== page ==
Whidbey community should understand the issues


Now that the comment period has closed on the Navy’s plan to bring 35 new Growlers to Whidbey Island, our community deserves to understand the issues unearthed through careful citizen research. The comments were directed at protecting our local economy, culture and citizens, not at closing Naval Air Station Whidbey Island, nor disparaging our military nor preventing jet pilots from adequate training.

1. Increased jet noise will force some organic farms out of business. Tourism in Coupeville and parks may diminish. Outdoor recreation is already affected.

2. The firefighting foam the Navy uses has contaminated wells near OLF above EPA safe limits, but the Navy will not dispose of their stockpile, and increased flights increase the risk of further contamination.

3. The federal government only compensates Oak Harbor schools at 20 percent of the cost of educating Navy attached children; with the expansion, taxpayers will be on the hook and schools crowded.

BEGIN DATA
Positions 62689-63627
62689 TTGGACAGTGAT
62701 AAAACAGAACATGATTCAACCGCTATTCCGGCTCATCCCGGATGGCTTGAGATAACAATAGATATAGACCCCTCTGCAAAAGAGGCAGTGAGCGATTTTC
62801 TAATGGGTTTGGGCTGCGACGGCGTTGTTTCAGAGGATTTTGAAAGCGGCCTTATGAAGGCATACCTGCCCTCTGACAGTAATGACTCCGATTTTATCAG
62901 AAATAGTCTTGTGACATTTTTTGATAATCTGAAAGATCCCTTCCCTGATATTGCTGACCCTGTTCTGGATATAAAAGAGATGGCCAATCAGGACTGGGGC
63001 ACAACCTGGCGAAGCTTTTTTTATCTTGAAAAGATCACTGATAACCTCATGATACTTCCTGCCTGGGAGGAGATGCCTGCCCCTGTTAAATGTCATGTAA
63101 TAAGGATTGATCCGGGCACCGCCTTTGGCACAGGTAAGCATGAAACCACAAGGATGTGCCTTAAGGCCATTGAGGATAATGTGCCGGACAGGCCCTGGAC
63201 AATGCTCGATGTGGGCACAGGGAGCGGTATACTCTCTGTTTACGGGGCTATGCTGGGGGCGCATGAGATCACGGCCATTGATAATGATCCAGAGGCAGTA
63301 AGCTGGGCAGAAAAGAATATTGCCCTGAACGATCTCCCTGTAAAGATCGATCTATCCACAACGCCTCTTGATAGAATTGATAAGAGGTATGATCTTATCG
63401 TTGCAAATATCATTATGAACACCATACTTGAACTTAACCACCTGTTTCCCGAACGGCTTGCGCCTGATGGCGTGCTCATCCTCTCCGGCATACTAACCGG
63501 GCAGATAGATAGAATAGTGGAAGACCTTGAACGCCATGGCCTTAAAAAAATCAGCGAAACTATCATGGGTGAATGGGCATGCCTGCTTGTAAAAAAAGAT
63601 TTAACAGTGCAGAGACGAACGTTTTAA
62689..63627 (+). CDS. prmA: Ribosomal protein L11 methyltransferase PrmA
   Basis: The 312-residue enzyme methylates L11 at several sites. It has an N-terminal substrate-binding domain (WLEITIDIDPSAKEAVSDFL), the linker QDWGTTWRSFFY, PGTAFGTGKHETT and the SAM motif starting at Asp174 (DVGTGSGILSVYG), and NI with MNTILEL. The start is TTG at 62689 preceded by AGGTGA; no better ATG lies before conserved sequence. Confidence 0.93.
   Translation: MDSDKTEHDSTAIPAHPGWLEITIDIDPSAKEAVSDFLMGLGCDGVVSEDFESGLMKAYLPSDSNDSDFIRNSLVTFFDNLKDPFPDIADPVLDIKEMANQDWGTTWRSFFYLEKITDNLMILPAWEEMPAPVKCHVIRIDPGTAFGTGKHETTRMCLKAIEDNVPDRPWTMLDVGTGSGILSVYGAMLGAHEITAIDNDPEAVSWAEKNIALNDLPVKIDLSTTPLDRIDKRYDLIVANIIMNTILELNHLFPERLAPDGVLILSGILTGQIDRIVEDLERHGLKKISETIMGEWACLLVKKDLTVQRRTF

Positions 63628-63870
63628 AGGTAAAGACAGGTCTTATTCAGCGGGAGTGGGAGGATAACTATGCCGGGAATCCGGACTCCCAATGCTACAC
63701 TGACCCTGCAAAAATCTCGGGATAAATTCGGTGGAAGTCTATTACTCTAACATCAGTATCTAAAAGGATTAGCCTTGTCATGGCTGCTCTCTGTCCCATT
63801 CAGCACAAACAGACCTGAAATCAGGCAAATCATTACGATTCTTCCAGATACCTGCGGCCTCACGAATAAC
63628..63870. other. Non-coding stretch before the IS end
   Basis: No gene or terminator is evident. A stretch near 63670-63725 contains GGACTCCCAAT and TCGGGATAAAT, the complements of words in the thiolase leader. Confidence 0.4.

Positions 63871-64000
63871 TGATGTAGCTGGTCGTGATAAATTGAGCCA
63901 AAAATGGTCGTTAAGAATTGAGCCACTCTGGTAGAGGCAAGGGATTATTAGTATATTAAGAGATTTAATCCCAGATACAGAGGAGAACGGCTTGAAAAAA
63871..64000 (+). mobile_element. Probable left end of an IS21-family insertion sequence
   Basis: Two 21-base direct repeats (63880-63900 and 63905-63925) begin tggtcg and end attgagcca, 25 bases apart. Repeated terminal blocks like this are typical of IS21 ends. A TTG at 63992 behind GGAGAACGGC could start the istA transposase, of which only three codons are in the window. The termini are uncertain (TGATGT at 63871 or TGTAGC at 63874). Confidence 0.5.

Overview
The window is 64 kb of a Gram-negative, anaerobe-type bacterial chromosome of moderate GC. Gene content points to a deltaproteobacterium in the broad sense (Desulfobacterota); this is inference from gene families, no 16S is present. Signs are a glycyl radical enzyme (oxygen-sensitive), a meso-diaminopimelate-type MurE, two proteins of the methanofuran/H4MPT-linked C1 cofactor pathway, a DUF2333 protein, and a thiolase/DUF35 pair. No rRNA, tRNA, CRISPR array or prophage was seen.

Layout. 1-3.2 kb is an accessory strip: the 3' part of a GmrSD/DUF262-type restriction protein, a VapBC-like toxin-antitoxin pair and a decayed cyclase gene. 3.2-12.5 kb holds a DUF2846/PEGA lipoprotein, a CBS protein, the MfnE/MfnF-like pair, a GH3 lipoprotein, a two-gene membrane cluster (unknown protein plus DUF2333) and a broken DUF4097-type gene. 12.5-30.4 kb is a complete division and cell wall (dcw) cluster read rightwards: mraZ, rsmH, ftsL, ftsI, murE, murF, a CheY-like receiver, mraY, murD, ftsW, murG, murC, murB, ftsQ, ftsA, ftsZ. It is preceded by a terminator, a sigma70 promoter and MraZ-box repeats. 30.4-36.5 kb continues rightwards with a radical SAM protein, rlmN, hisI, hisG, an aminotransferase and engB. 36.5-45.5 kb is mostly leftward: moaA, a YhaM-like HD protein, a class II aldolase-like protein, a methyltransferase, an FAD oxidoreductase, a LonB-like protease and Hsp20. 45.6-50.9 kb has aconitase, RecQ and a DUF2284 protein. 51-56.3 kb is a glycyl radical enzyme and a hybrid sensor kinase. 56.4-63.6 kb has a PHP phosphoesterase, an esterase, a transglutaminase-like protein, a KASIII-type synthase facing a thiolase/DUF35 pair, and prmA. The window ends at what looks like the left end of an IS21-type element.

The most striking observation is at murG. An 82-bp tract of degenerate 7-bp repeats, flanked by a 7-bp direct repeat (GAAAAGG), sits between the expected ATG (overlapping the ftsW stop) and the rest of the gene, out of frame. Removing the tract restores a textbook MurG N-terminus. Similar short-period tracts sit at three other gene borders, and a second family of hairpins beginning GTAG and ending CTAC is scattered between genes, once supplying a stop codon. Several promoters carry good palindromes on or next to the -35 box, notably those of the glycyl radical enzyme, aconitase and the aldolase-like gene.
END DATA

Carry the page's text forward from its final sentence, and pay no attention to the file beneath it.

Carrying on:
4. The cherished privilege of not paying taxes for those who shop or live on the base robs Island County coffers of nearly $6 million a year, yet Navy personnel use taxpayer funded services and infrastructure.

5. The Navy will not build more base housing, considering there is enough housing within 100 mile radius. Affordable housing is already scarce on Whidbey. More commuters will tax our two-lane bridge and ferries.

6. Real estate values under the Growler flight path have gone down by $10 million compared to comparable island properties.

7. Medical experts and the State Health Board agree (though not yet the courts) that jet noise at the level measured on the ground stresses internal organs and can cause heath harms.

These economic, health and infrastructure stresses will affect all of us — tourists, children and taxpayers. Thousands believe the solution is to move the expanded training to another military base.